Jacob Haley, 25, said he went to the Louisa County Courthouse in February of this year, and when he submitted the forms to change his legal name from his female birth name to his male identity, he was informed by the clerk that “more than likely (you’re) going to need a hearing, the judge is going to want to know the reasoning.”
He said he was told to bring to court “anything that would help explain the name change.”
Haley, whose healthcare coverage does not include gender reassignment-related services, hormone treatment or therapy, said he has been unable to afford treatment and has been working to raise funds independently.
Lacking direction from the clerk, and without any kind of therapy services, Haley said he went to court a few days after filing the paperwork, and explained to Judge Timothy Sanner that he was female-to-male transgender, and that he needed to change his name to help his mental health.
“I’ve been dealing with this for a very long time — it’s all I can really say; it’s just me being upfront and honest,” he said he told the judge.
According to Haley, Sanner explained that in previous name-change cases involving transgender individuals, a note from a doctor or some medical record was brought to help prove the need for the change.
Haley said that Sanner then told him he would need to see paperwork from a medical professional before approving the name change. “[The judge said] the courts would like to see something of that nature,” Haley said. “He didn’t say anything about the law.”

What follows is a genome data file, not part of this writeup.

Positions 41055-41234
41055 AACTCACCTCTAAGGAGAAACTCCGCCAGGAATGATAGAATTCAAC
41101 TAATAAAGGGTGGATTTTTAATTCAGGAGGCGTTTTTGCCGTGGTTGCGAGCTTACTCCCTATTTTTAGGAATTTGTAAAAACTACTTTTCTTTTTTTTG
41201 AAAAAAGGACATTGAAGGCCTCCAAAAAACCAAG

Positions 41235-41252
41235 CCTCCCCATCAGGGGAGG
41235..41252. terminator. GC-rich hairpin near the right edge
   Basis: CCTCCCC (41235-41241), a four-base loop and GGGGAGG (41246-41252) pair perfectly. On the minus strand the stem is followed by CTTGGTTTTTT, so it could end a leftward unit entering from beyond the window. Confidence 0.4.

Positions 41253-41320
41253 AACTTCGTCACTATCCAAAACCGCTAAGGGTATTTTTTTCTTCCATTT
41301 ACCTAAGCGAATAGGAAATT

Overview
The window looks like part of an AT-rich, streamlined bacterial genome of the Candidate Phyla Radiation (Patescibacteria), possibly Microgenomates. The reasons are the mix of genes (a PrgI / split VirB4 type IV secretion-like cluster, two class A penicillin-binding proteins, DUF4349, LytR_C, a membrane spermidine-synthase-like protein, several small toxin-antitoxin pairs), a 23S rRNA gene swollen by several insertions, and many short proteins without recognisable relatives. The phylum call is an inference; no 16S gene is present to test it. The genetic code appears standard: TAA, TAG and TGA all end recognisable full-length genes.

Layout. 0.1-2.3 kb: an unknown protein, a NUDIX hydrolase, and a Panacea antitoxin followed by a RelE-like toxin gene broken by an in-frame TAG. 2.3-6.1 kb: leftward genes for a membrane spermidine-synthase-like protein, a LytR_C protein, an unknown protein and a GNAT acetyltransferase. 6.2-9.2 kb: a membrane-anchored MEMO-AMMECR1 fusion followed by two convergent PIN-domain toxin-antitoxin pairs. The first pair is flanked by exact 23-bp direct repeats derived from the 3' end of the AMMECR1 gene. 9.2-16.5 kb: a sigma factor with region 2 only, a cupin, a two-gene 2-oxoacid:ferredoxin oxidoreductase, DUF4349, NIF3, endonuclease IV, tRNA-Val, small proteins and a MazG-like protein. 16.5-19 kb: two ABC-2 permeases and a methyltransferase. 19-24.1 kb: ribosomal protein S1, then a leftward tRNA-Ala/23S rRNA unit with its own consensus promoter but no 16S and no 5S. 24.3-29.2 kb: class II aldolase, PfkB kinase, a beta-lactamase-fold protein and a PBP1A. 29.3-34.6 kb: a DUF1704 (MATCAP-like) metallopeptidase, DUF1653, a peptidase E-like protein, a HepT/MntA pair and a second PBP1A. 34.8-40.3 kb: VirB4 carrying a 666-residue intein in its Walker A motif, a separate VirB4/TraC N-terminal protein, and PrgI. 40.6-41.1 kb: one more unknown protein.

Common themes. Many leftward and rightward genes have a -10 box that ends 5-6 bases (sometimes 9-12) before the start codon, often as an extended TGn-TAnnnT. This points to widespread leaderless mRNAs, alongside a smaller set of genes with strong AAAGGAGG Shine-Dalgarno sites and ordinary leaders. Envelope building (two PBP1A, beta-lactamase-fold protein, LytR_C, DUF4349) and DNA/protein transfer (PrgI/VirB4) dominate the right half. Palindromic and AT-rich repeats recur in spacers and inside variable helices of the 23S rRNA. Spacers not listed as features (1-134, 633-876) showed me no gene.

Name-changing laws in Virginia are more straight forward, according to Norfolk-based attorney Michael Hamar.
“Most of my clients, it’s so easy they do it themselves,” said Hamar. “They get the form, they fill it out, they get on the docket, and it gets entered.”
Nowhere on the name-change application does it specify that there are additional materials needed, said Hamer. The two page form asks for criminal history, current address, your parents’ full name.
According to Virginia law, “The order shall contain no identifying information other than the applicant’s former name or names, new name, and current address,” and medical documentation is only required for changing genders on a birth certificate, and similarly for Virginia state ID’s like driver’s licenses.
Hamar said the judge could have confused the two, but denying a simple name change because there is no doctor’s note is not in line with the law.
“The forms are standardized, you print them out and pay your money, and you may or may not have to appear. You usually don’t even have to show,” according to Hamar.
Haley has 60 days to return to court with a medical letter.
“It blows my mind that people can have their name changed to whatever they want,” said Haley, “but when it comes to someone needing their name changed for their mental health, they get roadblocked.”